The Duke loathing stretches back to early-’90s Christian Laettner, and Allen already has taken his place on the growing list of villains that the Blue Devils produce. Critics see these stars as entitled and cocky, seemingly above the law. And they play at a university that prides itself on academics, a school they believe turns up its nose at the rest of the scandal-plagued NCAA landscape.
And, more than anything else, Duke wins. It’s a breeding ground for hate. Where others see the Blue Devils getting breaks from officials, Krzyzewski sees his players getting undue criticism from the public."
First things first. If you haven't seen the trips, check out the video below (email subscribers click through for video) and let the Duke hate fester:
But wait. There's a Talent/Recruiting nugget here. Allen's a highly recruited and highly successful player. He lives off of driving to the basket and with that in mind, ends up in a lot of physical confrontations.
Should Allen have been suspended for the second trip? Absolutely.
Do you need more employees like Allen? Yes you do. Absolutely.
Allen is an alpha employee who competes. He's wired to be on edge all the time, to force the action. He's your classic high assertiveness hire who's always going to be pushing for results.
We kid ourselves by thinking the world doesn't revolve around these type of people in our organizations. There's a role for all behavioral types in our companies, but it's the high assertives who bring it every day who get most of the results. Take a look at your sales team. If they're performing, you've got a bunch of Grayson Allens. Your leaders and hipos? Mostly high assertives.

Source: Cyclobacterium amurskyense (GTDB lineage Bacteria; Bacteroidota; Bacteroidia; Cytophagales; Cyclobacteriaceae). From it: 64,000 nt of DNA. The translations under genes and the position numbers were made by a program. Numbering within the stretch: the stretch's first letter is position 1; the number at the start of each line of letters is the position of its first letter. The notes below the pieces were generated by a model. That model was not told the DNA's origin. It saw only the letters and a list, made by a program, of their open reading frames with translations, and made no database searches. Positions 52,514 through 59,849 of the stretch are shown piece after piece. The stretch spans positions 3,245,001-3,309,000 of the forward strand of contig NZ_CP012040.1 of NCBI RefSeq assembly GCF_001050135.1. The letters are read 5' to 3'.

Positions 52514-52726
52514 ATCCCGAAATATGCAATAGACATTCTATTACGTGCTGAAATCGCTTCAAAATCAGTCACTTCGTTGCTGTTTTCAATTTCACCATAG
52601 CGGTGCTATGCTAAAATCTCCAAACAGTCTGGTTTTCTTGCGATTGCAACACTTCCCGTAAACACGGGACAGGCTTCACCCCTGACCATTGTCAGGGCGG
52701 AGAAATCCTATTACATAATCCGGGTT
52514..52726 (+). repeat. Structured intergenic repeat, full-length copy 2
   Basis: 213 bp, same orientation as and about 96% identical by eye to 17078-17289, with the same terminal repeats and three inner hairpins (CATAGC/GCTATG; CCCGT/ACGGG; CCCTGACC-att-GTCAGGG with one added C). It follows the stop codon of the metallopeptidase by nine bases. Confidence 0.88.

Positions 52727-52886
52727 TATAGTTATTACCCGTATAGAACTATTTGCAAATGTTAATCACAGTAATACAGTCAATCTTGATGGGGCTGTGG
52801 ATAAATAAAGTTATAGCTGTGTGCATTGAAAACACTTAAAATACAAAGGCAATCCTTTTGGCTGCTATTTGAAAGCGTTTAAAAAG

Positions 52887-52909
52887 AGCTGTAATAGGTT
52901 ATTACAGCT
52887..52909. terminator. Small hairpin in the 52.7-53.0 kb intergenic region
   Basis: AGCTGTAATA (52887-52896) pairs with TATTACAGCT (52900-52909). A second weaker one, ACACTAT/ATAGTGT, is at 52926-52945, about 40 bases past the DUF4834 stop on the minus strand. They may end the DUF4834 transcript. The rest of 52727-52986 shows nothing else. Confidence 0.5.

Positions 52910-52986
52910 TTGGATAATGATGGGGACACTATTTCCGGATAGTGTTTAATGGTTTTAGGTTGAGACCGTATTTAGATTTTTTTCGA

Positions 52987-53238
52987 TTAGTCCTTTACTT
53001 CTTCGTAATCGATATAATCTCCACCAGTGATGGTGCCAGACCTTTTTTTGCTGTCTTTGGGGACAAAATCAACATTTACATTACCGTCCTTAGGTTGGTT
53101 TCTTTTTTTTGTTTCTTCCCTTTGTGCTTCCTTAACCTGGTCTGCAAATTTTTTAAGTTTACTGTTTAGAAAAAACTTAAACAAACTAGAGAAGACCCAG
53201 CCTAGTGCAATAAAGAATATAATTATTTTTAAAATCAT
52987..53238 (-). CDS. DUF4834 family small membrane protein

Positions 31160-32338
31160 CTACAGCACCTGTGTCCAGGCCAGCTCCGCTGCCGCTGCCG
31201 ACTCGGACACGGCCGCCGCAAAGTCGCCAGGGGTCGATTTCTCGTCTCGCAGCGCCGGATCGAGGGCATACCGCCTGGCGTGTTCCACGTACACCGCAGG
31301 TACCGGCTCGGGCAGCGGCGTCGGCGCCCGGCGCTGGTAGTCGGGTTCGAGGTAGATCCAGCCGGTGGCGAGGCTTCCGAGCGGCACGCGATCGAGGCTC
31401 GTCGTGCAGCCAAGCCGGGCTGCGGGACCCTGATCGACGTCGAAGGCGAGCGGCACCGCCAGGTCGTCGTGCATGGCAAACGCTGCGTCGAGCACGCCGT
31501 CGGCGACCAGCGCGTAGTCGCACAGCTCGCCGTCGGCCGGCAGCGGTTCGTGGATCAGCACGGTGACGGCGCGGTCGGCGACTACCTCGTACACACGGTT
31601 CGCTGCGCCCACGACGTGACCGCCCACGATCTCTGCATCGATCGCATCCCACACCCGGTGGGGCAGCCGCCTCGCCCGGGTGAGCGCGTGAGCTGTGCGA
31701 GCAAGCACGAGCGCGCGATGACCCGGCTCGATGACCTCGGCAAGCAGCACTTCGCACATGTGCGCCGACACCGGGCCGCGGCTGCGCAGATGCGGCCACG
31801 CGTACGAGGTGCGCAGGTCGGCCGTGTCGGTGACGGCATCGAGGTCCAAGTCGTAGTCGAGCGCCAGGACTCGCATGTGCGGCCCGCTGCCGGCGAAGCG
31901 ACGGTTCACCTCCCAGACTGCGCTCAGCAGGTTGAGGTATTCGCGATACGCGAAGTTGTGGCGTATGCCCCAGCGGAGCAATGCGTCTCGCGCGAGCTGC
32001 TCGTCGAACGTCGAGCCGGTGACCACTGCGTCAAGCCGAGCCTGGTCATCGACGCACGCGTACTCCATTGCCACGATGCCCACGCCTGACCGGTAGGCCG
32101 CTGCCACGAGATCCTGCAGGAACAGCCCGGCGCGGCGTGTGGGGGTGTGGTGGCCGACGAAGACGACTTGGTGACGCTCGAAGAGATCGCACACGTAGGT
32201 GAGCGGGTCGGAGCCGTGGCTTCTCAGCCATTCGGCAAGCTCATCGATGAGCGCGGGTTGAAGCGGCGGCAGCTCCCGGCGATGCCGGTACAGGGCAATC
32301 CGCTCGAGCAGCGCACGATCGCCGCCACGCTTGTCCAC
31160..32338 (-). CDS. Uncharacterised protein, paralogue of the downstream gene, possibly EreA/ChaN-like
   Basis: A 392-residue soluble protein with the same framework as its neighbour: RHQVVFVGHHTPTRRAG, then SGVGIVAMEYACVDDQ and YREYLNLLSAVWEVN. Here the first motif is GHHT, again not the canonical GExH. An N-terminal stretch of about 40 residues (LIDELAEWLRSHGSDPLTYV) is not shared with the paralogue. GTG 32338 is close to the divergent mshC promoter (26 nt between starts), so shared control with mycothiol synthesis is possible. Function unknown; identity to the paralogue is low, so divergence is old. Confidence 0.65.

Again, we have roles for low assertives and leaders can have that profile as well - you just need balanced teams.
But you need the Grayson Allens of the world to shake things up daily. When your equivalent does the version of the Grayson Allen trip inside your company, you've got to be swift and decisive to show them where the line is and ensure they don't cross it again - or as often.
You hate Duke. I get it. You think Grayson Allen is a punk - I get that too.
But you'd hire Grayson Allen in a heartbeat for a results-driven position. You'd just do better than Coach K about defining what's acceptable and what's not acceptable.
It all started because my friend Tim Sackett was upset because he couldn't get on a list of the top HR Bloggers. He was always 26th in top 25 lists. He'd move up to #18 and they'd only do a Top 10. We gave him his own day, here's the first post.
At the time, it was complete tongue-in-cheek, but it's actually become serious. It's now no longer about mocking vanity, it's about celebrating HR/Talent pros you don't know enough about.
Today we are honoring Lisa Rosendahl. I first became aware of Lisa back in 2008 or 2009, when she was early to the scene as one of the first HR bloggers. Here's where you can find her:
Go check her out and follow her. She's a good one.
Lisa is a former U.S. Army Officer, current acting Associate Director for the U.S. Department of Veteran Affairs responsible for HR. Lisa is also a writer at heart, and you can read her stuff on her blog at LisaRosendahl.com, where she writes about HR and Leadership.
Lisa is an active advocate for HR in Minnesota and beyond. One of the original Women of HR writers, wife, mother and more. Go check her out and follow her!